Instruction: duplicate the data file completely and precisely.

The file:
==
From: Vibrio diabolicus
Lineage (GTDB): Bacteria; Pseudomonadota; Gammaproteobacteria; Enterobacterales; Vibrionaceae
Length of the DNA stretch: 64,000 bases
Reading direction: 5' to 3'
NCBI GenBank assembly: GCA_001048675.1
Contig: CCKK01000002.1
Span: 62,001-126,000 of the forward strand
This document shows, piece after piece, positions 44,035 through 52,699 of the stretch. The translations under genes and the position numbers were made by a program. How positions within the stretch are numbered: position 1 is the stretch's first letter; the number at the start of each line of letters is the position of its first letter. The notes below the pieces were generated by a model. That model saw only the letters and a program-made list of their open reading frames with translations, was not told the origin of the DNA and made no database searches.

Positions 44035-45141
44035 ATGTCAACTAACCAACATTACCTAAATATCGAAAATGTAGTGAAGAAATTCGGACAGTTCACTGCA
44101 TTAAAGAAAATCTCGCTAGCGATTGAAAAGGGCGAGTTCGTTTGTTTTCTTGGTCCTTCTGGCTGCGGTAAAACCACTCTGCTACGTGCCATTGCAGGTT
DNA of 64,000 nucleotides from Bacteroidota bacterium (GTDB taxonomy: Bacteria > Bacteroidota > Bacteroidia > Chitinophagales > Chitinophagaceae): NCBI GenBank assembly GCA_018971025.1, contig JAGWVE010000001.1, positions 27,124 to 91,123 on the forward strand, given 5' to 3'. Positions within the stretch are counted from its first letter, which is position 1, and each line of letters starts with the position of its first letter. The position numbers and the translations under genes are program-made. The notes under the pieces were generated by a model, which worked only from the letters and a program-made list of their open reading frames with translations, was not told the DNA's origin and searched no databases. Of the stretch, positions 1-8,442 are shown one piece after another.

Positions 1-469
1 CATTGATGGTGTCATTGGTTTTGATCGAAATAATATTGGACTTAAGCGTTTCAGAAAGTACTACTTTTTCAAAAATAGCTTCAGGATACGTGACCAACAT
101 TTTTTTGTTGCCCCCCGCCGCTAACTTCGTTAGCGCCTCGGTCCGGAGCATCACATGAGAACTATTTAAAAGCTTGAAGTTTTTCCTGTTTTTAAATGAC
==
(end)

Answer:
From: Vibrio diabolicus
Lineage (GTDB): Bacteria; Pseudomonadota; Gammaproteobacteria; Enterobacterales; Vibrionaceae
Length of the DNA stretch: 64,000 bases
Reading direction: 5' to 3'
NCBI GenBank assembly: GCA_001048675.1
Contig: CCKK01000002.1
Span: 62,001-126,000 of the forward strand
This document shows, piece after piece, positions 44,035 through 52,699 of the stretch. The translations under genes and the position numbers were made by a program. How positions within the stretch are numbered: position 1 is the stretch's first letter; the number at the start of each line of letters is the position of its first letter. The notes below the pieces were generated by a model. That model saw only the letters and a program-made list of their open reading frames with translations, was not told the origin of the DNA and made no database searches.

Positions 44035-45141
44035 ATGTCAACTAACCAACATTACCTAAATATCGAAAATGTAGTGAAGAAATTCGGACAGTTCACTGCA
44101 TTAAAGAAAATCTCGCTAGCGATTGAAAAGGGCGAGTTCGTTTGTTTTCTTGGTCCTTCTGGCTGCGGTAAAACCACTCTGCTACGTGCCATTGCAGGTT
DNA of 64,000 nucleotides from Bacteroidota bacterium (GTDB taxonomy: Bacteria > Bacteroidota > Bacteroidia > Chitinophagales > Chitinophagaceae): NCBI GenBank assembly GCA_018971025.1, contig JAGWVE010000001.1, positions 27,124 to 91,123 on the forward strand, given 5' to 3'. Positions within the stretch are counted from its first letter, which is position 1, and each line of letters starts with the position of its first letter. The position numbers and the translations under genes are program-made. The notes under the pieces were generated by a model, which worked only from the letters and a program-made list of their open reading frames with translations, was not told the DNA's origin and searched no databases. Of the stretch, positions 1-8,442 are shown one piece after another.

Positions 1-469
1 CATTGATGGTGTCATTGGTTTTGATCGAAATAATATTGGACTTAAGCGTTTCAGAAAGTACTACTTTTTCAAAAATAGCTTCAGGATACGTGACCAACAT
101 TTTTTTGTTGCCCCCCGCCGCTAACTTCGTTAGCGCCTCGGTCCGGAGCATCACATGAGAACTATTTAAAAGCTTGAAGTTTTTCCTGTTTTTAAATGAC